Report: DADT repeal still not harming the military

A study shows that repealing "don't ask, don't tell" has not hurt the U.S. military

Published September 10, 2012 6:38PM (EDT)

Remember when Republicans told us that without DADT, the military would basically implode? Well, it turns out that's not remotely true, according to a new study by the Palm Center, a think tank focused on sexual minorities in the military.

The study used interviews with military personnel who were publicly opposed to repealing DADT, as well as other people who actively spoke out against it, and found that, across the board, it had no negative impact. The study assessed factors like readiness, recruitment and retention, cohesion, assaults and harassment and troop morale.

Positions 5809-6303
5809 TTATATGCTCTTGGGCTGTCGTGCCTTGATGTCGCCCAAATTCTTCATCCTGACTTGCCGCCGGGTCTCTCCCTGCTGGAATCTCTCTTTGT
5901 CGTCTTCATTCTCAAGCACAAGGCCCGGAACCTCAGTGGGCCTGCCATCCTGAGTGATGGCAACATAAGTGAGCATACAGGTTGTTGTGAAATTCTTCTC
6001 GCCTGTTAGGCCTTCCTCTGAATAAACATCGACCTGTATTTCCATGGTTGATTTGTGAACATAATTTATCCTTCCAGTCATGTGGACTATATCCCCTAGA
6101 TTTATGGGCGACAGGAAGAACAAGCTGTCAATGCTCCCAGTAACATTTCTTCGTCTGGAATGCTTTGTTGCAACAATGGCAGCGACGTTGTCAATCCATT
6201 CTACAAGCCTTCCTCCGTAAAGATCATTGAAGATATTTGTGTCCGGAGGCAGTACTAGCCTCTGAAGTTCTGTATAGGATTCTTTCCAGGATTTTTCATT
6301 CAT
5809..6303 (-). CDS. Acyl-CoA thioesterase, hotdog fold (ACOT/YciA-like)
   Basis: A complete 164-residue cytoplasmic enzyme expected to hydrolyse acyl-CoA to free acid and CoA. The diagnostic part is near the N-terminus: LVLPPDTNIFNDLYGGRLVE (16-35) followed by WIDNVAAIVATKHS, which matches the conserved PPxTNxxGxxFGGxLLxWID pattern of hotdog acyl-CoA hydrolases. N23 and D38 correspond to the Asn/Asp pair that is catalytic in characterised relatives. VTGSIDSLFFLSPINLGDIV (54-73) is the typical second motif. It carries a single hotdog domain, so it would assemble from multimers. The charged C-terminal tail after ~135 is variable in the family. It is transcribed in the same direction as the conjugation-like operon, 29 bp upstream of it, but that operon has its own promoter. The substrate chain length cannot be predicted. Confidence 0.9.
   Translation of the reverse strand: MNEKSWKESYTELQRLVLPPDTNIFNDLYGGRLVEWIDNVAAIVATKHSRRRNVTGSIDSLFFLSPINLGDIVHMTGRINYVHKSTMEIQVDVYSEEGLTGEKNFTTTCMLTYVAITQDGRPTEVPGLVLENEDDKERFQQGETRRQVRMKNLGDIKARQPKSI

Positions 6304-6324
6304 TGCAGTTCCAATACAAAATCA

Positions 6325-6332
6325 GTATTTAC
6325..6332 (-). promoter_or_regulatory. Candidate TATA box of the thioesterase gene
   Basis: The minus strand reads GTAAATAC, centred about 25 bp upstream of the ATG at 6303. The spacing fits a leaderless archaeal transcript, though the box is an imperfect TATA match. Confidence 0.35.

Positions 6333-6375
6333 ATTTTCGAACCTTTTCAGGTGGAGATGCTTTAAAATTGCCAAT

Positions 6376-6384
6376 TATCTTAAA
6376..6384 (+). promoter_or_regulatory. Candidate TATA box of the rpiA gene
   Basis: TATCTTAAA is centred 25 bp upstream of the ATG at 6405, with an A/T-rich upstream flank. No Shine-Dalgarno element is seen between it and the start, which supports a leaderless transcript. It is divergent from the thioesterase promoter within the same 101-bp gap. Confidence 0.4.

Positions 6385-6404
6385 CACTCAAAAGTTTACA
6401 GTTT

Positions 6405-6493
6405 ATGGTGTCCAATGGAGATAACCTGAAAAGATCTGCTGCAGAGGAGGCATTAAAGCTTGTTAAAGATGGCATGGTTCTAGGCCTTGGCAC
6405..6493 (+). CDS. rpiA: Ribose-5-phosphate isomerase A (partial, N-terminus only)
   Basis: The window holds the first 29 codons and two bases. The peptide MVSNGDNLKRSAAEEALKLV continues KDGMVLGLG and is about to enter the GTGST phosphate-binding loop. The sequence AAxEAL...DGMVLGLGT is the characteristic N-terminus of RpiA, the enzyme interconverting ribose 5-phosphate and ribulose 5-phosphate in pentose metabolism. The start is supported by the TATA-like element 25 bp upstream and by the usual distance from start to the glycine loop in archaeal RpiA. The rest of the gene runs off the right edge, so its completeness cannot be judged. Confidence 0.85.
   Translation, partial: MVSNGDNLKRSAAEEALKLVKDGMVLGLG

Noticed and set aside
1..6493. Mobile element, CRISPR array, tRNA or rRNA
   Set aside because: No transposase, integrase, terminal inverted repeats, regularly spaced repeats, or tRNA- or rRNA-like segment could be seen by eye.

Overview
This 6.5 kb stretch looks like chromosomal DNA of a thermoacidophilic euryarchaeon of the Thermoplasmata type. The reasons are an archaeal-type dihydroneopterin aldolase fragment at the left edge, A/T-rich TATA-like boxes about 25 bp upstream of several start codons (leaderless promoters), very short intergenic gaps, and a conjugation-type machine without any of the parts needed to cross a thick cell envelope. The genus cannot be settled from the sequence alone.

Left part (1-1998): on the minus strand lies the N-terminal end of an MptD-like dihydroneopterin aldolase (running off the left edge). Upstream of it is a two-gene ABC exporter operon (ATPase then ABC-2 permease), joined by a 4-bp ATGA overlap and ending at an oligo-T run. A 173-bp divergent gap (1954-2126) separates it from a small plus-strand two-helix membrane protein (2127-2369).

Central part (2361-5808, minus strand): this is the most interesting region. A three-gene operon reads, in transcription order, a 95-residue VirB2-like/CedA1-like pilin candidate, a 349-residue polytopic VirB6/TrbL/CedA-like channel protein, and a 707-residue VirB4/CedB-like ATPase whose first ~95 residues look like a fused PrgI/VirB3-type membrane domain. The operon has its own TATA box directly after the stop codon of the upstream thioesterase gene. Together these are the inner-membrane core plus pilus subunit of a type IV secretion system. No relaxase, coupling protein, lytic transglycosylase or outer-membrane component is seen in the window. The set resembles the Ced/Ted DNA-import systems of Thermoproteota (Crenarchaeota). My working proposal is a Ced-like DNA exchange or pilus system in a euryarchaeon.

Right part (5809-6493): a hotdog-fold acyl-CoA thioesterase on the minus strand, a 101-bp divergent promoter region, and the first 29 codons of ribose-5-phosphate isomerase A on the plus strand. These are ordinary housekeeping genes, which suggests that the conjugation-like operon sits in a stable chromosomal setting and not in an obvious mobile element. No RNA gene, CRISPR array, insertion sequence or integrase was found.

"Some military members have complained of downsides that followed from the policy change," the report concludes, "but others identified upsides, and in no case did negative consequences outweigh benefits. In balance, DADT repeal has enhanced the military’s ability to pursue its mission."

By Jillian Rayfield

Jillian Rayfield is an Assistant News Editor for Salon, focusing on politics. Follow her on Twitter at @jillrayfield or email her at

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Barack Obama Don't Ask Don't Tell Gay Rights U.s. Congress U.s. Military